Written on 30/06/2022


From 1 April 2019, Claims Management became an FCA regulated activity and any firm that wanted to be involved in this area needed to obtain the relevant permissions and follow an increased rules regime.

Claims Management covers 6 different permissions:

1. Seeking out of claims or potential claims -  persons who may have a claim 

2. Referrals of claims or potential claims - referring details of a claim, potential claim or of a claimant, or potential claimant to another person 

3. Identification of claims or potential claims - identifying a claim, potential claim or a claimant, or potential claimant 

4. Advice in relation to a claim - providing advice in relation to a claim or potential claim 

5. Investigation in relation to a claim - investigating or commissioning the investigation of the circumstances, merits or foundation of a claim with a view to using the results in pursuing the claim

6. Representation in relation to a claim - representation in writing or orally, regardless of the tribunal, body or person before which or to whom the representation is made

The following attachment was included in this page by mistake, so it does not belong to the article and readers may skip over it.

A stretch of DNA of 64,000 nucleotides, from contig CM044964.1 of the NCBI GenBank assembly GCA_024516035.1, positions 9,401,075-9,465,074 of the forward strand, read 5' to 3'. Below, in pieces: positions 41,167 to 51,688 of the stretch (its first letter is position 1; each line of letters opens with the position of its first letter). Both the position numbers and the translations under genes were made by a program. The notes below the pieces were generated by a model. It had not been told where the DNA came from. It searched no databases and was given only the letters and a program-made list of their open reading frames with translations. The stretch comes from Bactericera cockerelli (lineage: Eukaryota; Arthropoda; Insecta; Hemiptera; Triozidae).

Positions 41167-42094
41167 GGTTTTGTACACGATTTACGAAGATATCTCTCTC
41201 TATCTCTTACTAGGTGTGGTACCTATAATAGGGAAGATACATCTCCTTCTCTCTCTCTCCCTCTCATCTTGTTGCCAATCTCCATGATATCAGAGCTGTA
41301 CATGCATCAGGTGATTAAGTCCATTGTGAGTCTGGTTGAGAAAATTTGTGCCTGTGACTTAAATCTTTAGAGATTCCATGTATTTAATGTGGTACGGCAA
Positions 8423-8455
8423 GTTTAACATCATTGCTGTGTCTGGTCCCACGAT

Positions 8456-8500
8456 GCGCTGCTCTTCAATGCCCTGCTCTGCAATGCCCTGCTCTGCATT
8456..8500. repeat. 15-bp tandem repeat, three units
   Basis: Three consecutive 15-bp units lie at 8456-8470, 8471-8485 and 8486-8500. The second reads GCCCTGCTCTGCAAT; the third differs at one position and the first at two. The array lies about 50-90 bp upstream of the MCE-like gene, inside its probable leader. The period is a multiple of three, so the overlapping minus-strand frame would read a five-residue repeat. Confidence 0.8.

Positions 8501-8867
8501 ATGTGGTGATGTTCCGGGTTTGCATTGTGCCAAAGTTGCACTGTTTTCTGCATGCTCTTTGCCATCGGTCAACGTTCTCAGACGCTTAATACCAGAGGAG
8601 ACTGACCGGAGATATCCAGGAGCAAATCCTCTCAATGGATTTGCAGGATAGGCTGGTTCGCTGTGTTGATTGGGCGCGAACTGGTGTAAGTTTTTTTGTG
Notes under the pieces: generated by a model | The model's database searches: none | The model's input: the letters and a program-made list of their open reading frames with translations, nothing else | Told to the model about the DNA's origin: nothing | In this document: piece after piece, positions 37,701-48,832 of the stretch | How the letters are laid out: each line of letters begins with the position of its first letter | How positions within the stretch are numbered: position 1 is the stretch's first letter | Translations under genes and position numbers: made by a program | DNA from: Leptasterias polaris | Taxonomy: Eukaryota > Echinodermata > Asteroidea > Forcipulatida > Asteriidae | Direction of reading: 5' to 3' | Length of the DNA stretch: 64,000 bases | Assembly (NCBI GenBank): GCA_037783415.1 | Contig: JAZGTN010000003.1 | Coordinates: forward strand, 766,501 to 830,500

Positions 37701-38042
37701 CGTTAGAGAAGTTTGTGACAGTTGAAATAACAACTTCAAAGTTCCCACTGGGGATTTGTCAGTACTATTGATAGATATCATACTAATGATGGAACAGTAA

Prior to this date, it was not unusual for an adviser to helpfully assist their clients in identifying a potential cause for complaint in relation to previous advice received from another firm. The adviser would generally have assisted clients in looking further into the complaint and helping them reach a satisfactory conclusion. Following the implementation of the regulation of CMCs and the permissions, this was no longer possible.

If you notice something that may have gone awry in a previous firm’s advice, we think it’s possible to point out that the client could have grounds to complain against a previous advice firm but the adviser should have no further involvement – though we would expect this to be client driven in most instances. That, however, should be where it stops. You shouldn’t be involved in any complaint, advise them to complain or investigate it yourself or make a cut or fee for doing so.. If you do any of these then the FCA could view this as a regulated activity and a requirement to have the CMC permissions, which of course advisers tend not to have. 

You may be able to refer the client to a CMC or legal professional but you need to be careful with that too. If you simply give the client a name of a firm to contact, receive no payment and have no involvement (client contacts directly) then it shouldn’t fall into the referring details of a claim to another person activity.

If you wish to take it further, then you should consider applying for the relevant permissions.

All news